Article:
35. “The Adventures Of Ichabod & Mr. Toad” (1949)
The last of the 1940s package films was also by some ways the best, largely because it focuses just on two stories, both fairly well-tested ones at that. A double-bill of a (at once loose and faithful) take on “The Wind In The Willows” with a Bing Crosby-narrated version of Washington Irving’s “The Legend Of Sleepy Hollow” is a rather random pairing, but both are charming and characterful versions, particularly the Irving adaptation, which has some gorgeous character designs and is arguably the spookiest and most daring thing the studio had done up to that point.
34. “Big Hero 6” (2014)
Disney Animation’s first Marvel-derived movie (though they hid the connection away, it’s based on an obscure Marvel comic) continued the immense run of recent success, but we’d argue that it’s the least of the true post-Lasseter Disney Renaissance movies. Its near-future superhero tale has some dazzling action sequences, a solid heart and one instantly beloved character in inflatable protecto-bot Baymax (Scott Adsit), but the central story is mostly a bit generic, and Baymax aside, the cast are kind of bland and forgettable.
33. “The Rescuers” (1977)
Despite not being based on well-known material as many of the other films around the time were, “The Rescuers” proved to be Disney’s biggest-ever film up to that point (hence getting a sequel a little over a decade later). And while it’s a touch formulaic in places (Geraldine Page’s villain in particular is a bit recycled), you can sort of see why: its story of two secret-agent mice trying to rescue a kidnapped child is stuffed with lovable characters (particularly Bob Newhart and Eva Gabor’s Nick-and-Nora-ish heroes), genuine tension and a truly atmospheric Louisiana setting.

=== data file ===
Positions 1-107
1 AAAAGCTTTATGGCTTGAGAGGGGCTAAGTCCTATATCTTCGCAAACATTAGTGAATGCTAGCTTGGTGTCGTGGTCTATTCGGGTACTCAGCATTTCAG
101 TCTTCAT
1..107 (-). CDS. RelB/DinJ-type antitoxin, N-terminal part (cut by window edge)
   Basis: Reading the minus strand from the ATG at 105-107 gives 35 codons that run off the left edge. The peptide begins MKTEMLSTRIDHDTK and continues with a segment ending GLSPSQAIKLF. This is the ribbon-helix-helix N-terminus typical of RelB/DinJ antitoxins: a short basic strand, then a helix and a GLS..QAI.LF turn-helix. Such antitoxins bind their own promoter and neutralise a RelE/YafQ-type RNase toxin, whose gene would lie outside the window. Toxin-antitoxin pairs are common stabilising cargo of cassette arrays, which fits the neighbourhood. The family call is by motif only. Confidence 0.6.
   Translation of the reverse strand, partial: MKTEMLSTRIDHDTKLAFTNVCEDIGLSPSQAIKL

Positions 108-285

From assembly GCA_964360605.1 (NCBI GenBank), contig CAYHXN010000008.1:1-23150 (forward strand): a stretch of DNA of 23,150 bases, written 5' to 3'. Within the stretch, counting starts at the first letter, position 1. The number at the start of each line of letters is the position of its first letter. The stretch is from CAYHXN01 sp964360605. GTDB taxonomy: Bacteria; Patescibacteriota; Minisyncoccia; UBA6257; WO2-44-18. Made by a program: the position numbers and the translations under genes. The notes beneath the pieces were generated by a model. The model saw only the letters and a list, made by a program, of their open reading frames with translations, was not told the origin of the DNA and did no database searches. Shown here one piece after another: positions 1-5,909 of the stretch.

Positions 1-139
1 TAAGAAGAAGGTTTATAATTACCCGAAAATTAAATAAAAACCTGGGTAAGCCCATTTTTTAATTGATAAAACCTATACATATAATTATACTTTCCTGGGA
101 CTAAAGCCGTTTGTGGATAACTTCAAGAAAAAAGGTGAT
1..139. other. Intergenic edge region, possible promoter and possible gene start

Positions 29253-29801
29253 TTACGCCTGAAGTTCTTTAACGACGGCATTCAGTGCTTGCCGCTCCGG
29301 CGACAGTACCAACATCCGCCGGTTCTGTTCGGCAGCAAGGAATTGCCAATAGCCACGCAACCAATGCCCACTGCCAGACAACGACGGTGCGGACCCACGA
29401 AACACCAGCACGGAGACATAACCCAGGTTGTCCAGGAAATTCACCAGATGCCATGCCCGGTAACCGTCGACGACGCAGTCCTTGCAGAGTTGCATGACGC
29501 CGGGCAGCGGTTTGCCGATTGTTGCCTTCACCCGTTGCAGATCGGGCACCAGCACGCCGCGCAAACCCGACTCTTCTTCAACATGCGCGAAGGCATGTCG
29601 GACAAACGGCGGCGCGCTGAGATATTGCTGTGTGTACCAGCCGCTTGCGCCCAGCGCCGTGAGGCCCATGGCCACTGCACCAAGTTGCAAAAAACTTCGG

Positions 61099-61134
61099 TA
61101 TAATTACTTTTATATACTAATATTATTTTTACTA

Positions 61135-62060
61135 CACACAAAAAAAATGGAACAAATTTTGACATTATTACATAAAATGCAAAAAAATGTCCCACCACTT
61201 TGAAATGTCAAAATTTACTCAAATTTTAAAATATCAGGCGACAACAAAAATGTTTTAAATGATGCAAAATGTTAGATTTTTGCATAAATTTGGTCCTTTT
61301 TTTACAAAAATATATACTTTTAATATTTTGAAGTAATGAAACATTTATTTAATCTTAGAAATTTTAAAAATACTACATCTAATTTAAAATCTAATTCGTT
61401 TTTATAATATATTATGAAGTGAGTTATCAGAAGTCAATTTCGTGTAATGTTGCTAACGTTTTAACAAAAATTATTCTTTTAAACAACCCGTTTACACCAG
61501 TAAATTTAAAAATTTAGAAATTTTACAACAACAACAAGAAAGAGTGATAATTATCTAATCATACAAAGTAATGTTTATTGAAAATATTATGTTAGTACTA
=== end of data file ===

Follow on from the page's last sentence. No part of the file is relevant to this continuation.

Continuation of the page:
32. “Frozen” (2013)
We imagine that seeing the most beloved Disney movie of recent years, and the most successful in the company’s history (it was the first to cross the billion-dollar mark, and remains the biggest animation of all time worldwide) around the midpoint of this list will get some people chattering. But look, “Frozen” is fine in many respects — it’s got some good songs, a lovable comic sidekick, and a sweet, convention-upending message underneath it. But it doesn’t entirely work as a whole, either — its story a little choppy, its character design a little conventional and bland, its snowman a little Josh Gad-y. It’s inarguable that kids adore it, but we suspect that they’ll grow up to enjoy a few of its contemporaries a little more.
31. “The Aristocats” (1970)
Disney are certainly unafraid of formula, and found a doozy in the 1950s-’70s with their cute-animals-and-also-baby-animals-and-a-colorful-villain vibes, pioneered with “Lady And The Tramp” and continued with “101 Dalmatians” and “The Rescuers,” among others. “The Aristocats” suffers a bit because it feels so close to formula — it’s essentially the exact midpoint of “Lady And The Tramp” and “101 Dalmatians,” but without as good as villain as either. Still, it’s as entertaining as it is familiar, and in Phil Harris’ jazzy “Everybody Wants To Be A Cat,” has one of the best Disney songs ever.